"We appreciate the interest expressed in the letter to protect energy consumers in Georgia from increasing Vogtle 3 and 4 costs," said Terri Statham, a spokeswoman for Oglethorpe.

To that end, Georgia Gov. Nathan Deal (R) wrote a letter to Georgia Power CEO Paul Bowers on Tuesday, reiterating his support for the project and touting Vogtle’s long-term economic benefits.

"Walking away at this point would be breaking our promise," Deal wrote.

It is clear that Vogtle’s future has led to some debate between the co-owners and the governor in the past, based on Deal’s additional comments.

"While I am certain a legislative solution to resolve short-term concerns could be attractive, I am not convinced that changing our state’s electrical tax structure, rate payment structure or expanding who falls under the purview of the Public Service Commission is the correct path forward."

Familiar argument

Yesterday’s letter from the Legislature is the second time the issue of unfair cost allocation has come up in a year. Georgia Power and the public power companies used the same argument to pressure the PSC to ensure Georgia Power could recoup its share of all of Vogtle’s new costs from its customers.

The utilities crafted a new ownership agreement that said if Georgia Power could not get the money from its customers, then any of the public power companies could pull out of the project and Vogtle would fail.

Lawmakers also took a swipe at promises Southern Nuclear made last year.

"Southern Nuclear … took over the construction of Plant Vogtle and declared a new day; no more delays and cost overruns," the letter states. "Now, only eight months after what was understood to be the last, highest budget was approved by the [PSC], Southern Company announced $2.3 billion in additional cost overruns in August."

Because this latest increase exceeds $1 billion and Georgia Power is electing to absorb some of that money, the other owners are contractually required to reassess and decide whether they want to finish the reactors.

Neither Oglethorpe nor MEAG has publicly tipped its hand, and there has been no discussion of either one deciding not to move forward. MEAG’s board is scheduled to meet today, but it and Oglethorpe have until Sept. 24 to vote.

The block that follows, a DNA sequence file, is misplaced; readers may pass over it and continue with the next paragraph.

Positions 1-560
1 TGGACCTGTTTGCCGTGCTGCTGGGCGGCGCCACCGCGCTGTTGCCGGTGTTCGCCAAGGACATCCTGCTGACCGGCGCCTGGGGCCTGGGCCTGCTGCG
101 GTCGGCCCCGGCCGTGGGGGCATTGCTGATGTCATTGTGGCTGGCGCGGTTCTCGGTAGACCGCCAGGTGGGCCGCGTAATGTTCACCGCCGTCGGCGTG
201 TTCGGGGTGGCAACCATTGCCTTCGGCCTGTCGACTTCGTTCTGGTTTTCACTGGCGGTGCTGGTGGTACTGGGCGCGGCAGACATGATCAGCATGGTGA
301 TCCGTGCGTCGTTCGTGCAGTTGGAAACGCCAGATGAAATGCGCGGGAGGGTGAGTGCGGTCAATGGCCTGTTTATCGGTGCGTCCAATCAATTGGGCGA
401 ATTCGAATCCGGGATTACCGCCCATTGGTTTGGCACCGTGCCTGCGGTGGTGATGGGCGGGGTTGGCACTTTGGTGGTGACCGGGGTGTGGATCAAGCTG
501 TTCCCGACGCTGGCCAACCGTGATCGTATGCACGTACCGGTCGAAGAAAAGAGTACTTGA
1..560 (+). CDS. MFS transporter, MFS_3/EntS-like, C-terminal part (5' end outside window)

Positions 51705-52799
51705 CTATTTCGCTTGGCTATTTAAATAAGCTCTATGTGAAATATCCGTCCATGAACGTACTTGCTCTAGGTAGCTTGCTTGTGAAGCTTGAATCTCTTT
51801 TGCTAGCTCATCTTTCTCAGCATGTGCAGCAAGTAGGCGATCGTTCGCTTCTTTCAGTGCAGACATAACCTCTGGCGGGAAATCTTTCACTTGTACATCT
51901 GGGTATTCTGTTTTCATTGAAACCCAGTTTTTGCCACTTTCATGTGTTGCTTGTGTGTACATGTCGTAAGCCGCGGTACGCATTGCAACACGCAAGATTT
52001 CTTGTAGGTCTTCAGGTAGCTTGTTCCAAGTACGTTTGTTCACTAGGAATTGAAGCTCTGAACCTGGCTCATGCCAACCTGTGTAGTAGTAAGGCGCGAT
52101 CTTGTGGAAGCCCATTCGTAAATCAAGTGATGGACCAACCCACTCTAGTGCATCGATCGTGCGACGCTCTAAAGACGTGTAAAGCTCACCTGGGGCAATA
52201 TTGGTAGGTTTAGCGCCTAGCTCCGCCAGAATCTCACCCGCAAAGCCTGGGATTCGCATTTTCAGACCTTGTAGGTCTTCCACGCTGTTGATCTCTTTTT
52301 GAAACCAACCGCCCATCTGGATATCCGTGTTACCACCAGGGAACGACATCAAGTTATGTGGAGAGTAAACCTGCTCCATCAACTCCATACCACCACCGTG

JEA is ratcheting up its pressure on MEAG to vote "no."

The Florida municipality this week asked the Federal Energy Regulatory Commission to step in on its contract dispute with MEAG, which owns 22.7 percent of Vogtle. JEA’s long-term power purchase agreement is a portion of that.

This means the dispute is relatively small in proportion despite hope from a wide variety of consumer and anti-nuclear groups that the squabble could lead to Vogtle’s demise. But JEA is not backing down.

Board Chairman Alan Howard this week sent a letter to MEAG’s board chairman saying, among other things, that it had a term sheet for replacement power for both utilities. The replacement energy and capacity would save $2.5 billion, but Vogtle would have to be canceled.

JEA called the offer "money that makes a meaningful difference in the lives of the people we serve."

JEA also placed a full-page ad in the Marietta Daily Journal, complete with a large headline that reads, "Plant Vogtle Will Cost You," and ending with a link to a website and the hashtag #NoPlantVogtle.

The release of the ad follows a lawsuit and countersuit between JEA and MEAG over the 2008 contract. JEA’s arguments include that the Jacksonville City Council did not approve the contract, the terms of which also violate Florida’s Constitution.

For its part, MEAG alleges that JEA is essentially breaching its duties under the contract that it fully understood and knew the risks of from the beginning.